The Untold Truth About Growing Your Home Improvement Business With Pay Per Click

Ben Levesque • April 4, 2019

 

 

Many people consider pay per click to be the silver bullet for rapid home improvement business growth.

As a marketing agency that specializes in running Google & Facebook ads for contractors, even we’re guilty of it at times.

And while it definitely can be a huge driver of growth for your business (read how this roofing company gets 300+ leads per month with PPC), the truth is you’ll only deem PPC successful if it meets your expectations.

In order for that to happen, you need to have the right expectations to begin with. So in this post, I’m going to spill the truth about PPC and let you in on the things you need to be thinking about before getting started.

By the end, you’ll know without a doubt if it’s the right marketing strategy for your business, or if you’re better off investing your budget elsewhere.

Free Download: Get the Contractor PPC Profitability Calculator to see what kind of growth you can achieve with pay per click advertising.

The secret to getting PPC results you’re happy with

When speaking with prospects to try and determine if they’re a good fit for pay per click, we always figure out what their expectations are first.

What are they looking to achieve with their marketing? What’s their end goal?

Do they want 10 new leads per week? Is it 20? Is it 50?

Do they want us to send them enough leads to book 10 new jobs per month? 20 jobs?

Do they want enough leads to allow them to double their revenues from $5 Million to $10 Million in the next 2 years?

All of these expectations are different, and while some may seem more difficult than others (ie: doubling  revenue from $5 million to $10 million versus 10 new leads per week), it’s impossible to say which is tougher to achieve without having the complete picture.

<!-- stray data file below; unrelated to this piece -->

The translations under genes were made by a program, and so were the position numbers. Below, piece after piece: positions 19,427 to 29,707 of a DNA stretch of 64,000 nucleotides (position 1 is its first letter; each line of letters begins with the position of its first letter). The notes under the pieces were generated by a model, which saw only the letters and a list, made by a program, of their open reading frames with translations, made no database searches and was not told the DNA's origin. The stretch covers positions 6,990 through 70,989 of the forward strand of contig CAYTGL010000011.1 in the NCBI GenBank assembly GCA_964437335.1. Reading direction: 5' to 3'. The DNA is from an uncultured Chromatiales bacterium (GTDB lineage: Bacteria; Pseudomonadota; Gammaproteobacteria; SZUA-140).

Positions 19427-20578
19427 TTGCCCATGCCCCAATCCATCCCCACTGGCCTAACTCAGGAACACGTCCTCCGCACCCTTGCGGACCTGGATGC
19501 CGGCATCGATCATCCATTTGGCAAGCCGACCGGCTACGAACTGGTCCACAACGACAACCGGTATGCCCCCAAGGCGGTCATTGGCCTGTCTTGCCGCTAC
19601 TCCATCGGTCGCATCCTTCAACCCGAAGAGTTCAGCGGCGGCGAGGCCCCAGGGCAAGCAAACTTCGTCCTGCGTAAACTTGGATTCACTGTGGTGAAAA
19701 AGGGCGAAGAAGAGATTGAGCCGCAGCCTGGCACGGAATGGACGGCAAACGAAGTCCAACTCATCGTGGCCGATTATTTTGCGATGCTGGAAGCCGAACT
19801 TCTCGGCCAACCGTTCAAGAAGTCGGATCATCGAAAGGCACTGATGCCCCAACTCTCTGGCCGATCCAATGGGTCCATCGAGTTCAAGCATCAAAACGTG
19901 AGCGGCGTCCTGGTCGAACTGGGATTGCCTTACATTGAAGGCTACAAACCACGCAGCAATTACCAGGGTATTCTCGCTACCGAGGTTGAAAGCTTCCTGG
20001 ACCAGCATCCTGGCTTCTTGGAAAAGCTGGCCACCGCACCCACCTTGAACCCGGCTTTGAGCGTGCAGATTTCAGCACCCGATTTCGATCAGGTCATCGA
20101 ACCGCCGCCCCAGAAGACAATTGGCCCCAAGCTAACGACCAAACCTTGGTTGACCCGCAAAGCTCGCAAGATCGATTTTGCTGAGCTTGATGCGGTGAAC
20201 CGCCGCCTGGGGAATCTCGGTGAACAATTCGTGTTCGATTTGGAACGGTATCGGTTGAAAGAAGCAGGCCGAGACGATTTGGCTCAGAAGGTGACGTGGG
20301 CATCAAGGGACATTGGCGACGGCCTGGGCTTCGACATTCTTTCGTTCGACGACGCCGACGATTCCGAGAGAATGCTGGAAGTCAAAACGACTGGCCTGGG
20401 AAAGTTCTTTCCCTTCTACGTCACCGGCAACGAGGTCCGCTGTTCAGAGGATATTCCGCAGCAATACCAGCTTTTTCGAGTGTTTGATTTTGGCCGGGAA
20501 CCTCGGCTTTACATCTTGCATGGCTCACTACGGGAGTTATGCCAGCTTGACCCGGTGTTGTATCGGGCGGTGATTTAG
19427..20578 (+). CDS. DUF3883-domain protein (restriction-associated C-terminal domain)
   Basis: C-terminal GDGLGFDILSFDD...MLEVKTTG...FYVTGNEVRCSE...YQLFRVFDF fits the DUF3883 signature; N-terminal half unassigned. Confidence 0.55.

For example, the business looking to double their yearly revenue might have a high five-figure monthly marketing budget, a perfected sales process, and a high average sale price which would make it fairly easy to achieve.

On the other hand, if the business that wants 20 new leads per week has a monthly marketing budget of $200, it’s not going to happen.

The amount of times we’ve had contractors tell us they want a certain outcome but have nowhere near the marketing budget, sales process, or team to make it happen is just too damn high!

If you want to double your yearly revenue, you need to set aside a marketing budget that is big enough to make that happen.

And if you just want 10 leads per week,you still need a marketing budget that is big enough to make that happen!

It’s all about aligning your actions with your expectations, and that starts with knowing the underlying math behind contractor PPC and how it all works.

Let’s look at a quick example…

The math behind successful PPC campaigns for contractors

For simplicity’s sake, I’ve left profit out of the equation, but you can get a more complete picture in my blog post that goes in depth on pay per click for contractors.

Say a roofing contractor wants to increase revenue by $1,000,000 over a certain period of time, and that the average sale he makes generates $10,000 in revenue.

That means he needs to take on 100 additional jobs ($10,000 * 100 = $1,000,000).

From experience, he knows he needs to speak to 5 prospects in order to close one job.